There are wineries and cheesemakers to visit and horseback rides to take, small cabins and luxurious boutique hotel rooms for accommodation, and divine seafood meals to eat with ice cream cone palate cleansers.

What’s more, there’s an air of fresh perspectives and coexistence initiatives in the Western Galilee, and that is always worth discovering.

Day One, head to Acre

Start in Acre, the ancient port city that’s made a name for itself for its gentrification efforts over the last few years. Acre hosts annual opera and fringe theater festivals, but it’s probably better to head there during its low seasons. That’s when there’s more parking available at its seaside lots and tables aren’t hard to find at the city’s best restaurants.

Overlooking the Old City of Acre, the first stop to make when doing a western Galilee tour (Jessica Steinberg/Times of Israel)

Overlooking the Old City of Acre, the first stop to make when doing a western Galilee tour (Jessica Steinberg/Times of Israel)

For archaeology and history buffs, it’s worth spending time in the underground Crusader fortress and British Mandate-period prison, but be sure to come up for air and walk around the Old City, where the revamped Turkish market has crab falafel and Israeli beer on tap at Kukushka (not kosher). Hummus connoisseurs will also want to swipe a plate of Hummus Said’s famed chickpea spread, for which Acre is renowned, with a few falafel balls on the side, or check out Turkish on Yehoshafat Street. For dessert, there’s Endomela (not kosher), the artisanal ice cream parlor owned by Uri Jeremias, the proprietor of seafood eatery Uri Buri.

When it’s time to check in, there are more than a few options in and around the city. The most luxurious is boutique hotel Efendi, a stupendously restored former Ottoman palace renovated by restauranteur Jeremias, with a Byzantine-era wine cellar, Crusader period stone floors in the lobby, exquisitely restored Ottoman-era painted ceilings in the upper floor rooms and salons overlooking the sea, and a warren of winding streets and alleys of the ancient neighborhood. Rooms begin at $400 and if you do stay at the Efendi (not kosher), be sure to consider a treatment in the original, Ottoman-era hammam, where you’ll be treated to a massage on a hot, marble slab.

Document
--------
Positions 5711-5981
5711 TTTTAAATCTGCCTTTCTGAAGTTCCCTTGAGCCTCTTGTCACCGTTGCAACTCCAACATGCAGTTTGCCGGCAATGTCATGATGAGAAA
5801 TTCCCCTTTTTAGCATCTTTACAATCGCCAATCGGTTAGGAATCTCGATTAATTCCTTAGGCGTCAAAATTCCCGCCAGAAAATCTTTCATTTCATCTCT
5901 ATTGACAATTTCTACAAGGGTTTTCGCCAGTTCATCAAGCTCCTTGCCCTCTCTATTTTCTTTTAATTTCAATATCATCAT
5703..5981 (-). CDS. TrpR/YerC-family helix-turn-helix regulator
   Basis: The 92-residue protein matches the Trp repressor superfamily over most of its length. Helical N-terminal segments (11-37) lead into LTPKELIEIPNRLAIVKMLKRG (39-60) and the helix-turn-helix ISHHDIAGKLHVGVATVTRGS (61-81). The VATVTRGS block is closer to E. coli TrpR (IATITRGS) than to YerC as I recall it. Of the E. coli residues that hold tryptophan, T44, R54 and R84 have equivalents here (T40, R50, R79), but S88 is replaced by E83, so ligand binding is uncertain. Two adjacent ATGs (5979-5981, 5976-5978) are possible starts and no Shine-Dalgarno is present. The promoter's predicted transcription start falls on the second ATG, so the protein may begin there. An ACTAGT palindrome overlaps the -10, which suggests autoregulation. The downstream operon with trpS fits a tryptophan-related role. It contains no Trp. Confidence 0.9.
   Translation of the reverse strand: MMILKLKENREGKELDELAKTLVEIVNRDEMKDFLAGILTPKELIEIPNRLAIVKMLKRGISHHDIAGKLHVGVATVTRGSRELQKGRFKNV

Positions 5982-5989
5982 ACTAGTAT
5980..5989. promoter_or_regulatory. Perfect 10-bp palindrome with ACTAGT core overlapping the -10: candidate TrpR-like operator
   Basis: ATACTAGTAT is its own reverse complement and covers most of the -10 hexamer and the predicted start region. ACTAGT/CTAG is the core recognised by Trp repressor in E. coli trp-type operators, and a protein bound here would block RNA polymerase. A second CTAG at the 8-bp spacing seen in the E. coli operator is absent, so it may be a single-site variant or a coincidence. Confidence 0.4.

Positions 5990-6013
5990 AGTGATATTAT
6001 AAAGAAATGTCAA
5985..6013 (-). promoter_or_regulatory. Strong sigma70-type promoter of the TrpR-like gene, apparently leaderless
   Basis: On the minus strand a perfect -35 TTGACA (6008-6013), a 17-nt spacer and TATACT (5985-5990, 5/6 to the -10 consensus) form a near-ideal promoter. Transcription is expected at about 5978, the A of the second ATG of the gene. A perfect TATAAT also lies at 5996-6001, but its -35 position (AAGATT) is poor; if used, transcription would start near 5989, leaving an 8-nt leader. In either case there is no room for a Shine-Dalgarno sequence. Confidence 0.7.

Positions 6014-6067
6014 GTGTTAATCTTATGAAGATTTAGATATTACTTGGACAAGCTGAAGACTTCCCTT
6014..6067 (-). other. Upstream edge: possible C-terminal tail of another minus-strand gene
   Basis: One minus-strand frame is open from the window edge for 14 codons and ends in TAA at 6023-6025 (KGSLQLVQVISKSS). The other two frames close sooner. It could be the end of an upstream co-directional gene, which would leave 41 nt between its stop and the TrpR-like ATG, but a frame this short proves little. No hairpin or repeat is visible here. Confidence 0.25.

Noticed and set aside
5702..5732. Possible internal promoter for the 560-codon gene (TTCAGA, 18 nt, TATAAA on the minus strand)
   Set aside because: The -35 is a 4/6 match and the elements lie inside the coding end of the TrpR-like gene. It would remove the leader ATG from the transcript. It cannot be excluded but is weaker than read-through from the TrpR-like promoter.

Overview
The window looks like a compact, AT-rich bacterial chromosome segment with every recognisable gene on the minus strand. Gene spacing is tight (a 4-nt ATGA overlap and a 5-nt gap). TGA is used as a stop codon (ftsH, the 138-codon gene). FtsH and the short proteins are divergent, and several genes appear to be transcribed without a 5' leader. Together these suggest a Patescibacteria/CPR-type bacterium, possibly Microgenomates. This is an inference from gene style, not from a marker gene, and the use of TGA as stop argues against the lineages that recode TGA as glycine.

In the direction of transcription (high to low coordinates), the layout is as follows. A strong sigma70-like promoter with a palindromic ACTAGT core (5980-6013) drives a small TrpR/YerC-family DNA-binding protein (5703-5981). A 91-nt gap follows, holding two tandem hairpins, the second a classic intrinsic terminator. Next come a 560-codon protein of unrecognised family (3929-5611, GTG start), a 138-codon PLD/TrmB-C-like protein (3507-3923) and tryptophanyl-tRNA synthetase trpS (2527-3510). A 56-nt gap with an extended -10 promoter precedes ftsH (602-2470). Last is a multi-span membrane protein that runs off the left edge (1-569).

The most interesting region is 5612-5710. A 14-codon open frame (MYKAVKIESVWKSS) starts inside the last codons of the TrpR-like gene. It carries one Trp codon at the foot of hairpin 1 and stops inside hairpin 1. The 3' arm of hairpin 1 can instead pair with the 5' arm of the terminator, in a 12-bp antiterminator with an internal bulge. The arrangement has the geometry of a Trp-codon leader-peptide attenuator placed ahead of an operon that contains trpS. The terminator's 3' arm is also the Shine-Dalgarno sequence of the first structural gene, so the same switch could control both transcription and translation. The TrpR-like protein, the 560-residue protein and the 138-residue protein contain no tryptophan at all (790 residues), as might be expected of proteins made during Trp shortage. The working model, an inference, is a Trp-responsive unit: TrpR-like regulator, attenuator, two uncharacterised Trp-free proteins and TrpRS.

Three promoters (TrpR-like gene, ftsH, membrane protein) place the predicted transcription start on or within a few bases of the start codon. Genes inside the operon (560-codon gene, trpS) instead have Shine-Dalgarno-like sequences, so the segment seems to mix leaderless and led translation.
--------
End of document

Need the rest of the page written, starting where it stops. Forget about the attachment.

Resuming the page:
An outdoor salon at Efendi, the luxurious Acre boutique hotel owned by restauranteur Uri Jeremias Courtesy Efendi)

An outdoor salon at Efendi, the luxurious Acre boutique hotel owned by restauranteur Uri Jeremias (Courtesy Efendi)

There are other accommodation options in Acre, including a list of family-owned B&Bs, such as the Lighthouse Suite in the Old City, which has one suite with two bedrooms, a kitchenette and one bathroom.Cost per night per couple is NIS 850, including breakfast. Call 052-590-8410 for more information.

There’s also Akkotel, a small family Old City hotel with rooms suitable for four people, at $290 per suite, or $200 per couple. Call 04-987-7100.

For dinner, there’s always Uri Buri (not kosher), which was established by Jeremias in his hometown of Nahariya and moved to Acre’s harbor 22 years ago, helping to change the face of tourism in this ancient part of the city. Known for its unique preparation of seafood, with a focus on traditional, butter-rich dishes, it’s a dining experience that includes fresh sashimi side by side with rich seafood stews.

There’s also El Babur (not kosher), owned by local chefs and brothers Husam and Nashat Abbas and located right on the water, with ancient city views. The dishes are Galilean-Arabic in flavor and style, melding locally grown greens and vegetables, with specialties like okra with sea bream or calamari-mashawshe, a local version ofmsabbaha hummus, and served with calamari heads on top, rather than chickpeas, in a nod to the seaside town.

Day 2, Nahariya-bound

When staying at the Efendi, breakfast is a must, and it’s worth choosing the Middle Eastern option, which includes fresh Swiss chard bourekas, delicate strands of halva, creamy tahini for spreading on the fresh bread and an individual omelet. That’ll hold you for the less-than-hour-long ride to Nahariya, the next destination.

Best known for its location on the sea, there are two new accommodations options in Nahariya: Sea Life is a relatively new (kosher) hotel situated on the water with a full spa for adults only and an outdoor pool during the warm months. The hotel suites and private, individual cabins are well-suited to small family groups, with inner bedrooms and open-up couches that’ll work for kids in the living room. For access to the beach, however, you’ll have to walk down the street, as the beachfront just outside the hotel is part of a nature reserve and can’t be used for swimming or playing in the sand.

A view of the quaint, European-flavored lobby of the Erna Shtarkman Hotel in Nahariya, where the strudel is included Courtesy Erna Shtarkman)

A view of the quaint, European-flavored lobby of the Erna Shtarkman Hotel in Nahariya, where the strudel is included (Courtesy Erna Shtarkman)